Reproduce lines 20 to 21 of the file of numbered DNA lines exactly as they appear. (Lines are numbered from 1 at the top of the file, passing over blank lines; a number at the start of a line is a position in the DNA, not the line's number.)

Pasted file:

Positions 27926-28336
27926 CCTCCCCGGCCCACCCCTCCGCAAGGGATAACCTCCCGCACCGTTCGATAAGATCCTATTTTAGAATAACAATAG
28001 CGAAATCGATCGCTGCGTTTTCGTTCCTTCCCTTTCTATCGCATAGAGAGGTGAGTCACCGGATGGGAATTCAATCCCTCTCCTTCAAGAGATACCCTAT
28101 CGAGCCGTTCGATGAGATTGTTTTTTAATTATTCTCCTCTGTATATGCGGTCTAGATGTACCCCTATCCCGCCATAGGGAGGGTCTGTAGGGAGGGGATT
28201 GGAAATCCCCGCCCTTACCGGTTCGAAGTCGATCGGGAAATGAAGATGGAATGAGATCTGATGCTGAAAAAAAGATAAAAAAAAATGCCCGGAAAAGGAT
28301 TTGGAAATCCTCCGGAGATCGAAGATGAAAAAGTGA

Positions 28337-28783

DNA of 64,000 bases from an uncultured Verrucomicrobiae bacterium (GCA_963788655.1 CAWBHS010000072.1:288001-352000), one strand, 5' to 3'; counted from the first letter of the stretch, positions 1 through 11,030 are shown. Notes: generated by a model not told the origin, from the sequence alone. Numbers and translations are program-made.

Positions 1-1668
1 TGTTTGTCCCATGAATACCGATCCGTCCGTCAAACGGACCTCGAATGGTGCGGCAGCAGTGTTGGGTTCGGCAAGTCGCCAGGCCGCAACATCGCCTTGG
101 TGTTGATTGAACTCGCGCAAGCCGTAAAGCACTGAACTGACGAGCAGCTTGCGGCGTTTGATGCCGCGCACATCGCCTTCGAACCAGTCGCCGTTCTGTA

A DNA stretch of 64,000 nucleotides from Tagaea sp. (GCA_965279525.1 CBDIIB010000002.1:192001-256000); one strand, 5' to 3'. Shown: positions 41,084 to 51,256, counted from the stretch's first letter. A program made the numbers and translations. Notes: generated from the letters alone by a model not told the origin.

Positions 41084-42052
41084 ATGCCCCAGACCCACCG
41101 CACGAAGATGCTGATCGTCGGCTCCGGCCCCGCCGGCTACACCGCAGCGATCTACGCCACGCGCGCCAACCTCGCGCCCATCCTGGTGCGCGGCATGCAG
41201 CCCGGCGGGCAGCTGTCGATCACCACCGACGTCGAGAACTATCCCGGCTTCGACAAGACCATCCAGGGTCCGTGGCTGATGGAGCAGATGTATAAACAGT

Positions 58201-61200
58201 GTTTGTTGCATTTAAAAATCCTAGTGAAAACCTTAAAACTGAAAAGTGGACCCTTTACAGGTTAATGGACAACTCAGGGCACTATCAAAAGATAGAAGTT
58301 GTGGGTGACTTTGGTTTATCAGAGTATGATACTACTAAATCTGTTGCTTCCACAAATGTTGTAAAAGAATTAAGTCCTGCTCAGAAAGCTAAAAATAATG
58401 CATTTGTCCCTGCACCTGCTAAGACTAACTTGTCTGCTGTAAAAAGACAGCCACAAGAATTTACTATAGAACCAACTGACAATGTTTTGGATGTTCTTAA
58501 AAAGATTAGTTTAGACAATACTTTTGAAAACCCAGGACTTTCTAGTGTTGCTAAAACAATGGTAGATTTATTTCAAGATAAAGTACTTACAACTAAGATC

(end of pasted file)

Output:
58401 CATTTGTCCCTGCACCTGCTAAGACTAACTTGTCTGCTGTAAAAAGACAGCCACAAGAATTTACTATAGAACCAACTGACAATGTTTTGGATGTTCTTAA
58501 AAAGATTAGTTTAGACAATACTTTTGAAAACCCAGGACTTTCTAGTGTTGCTAAAACAATGGTAGATTTATTTCAAGATAAAGTACTTACAACTAAGATC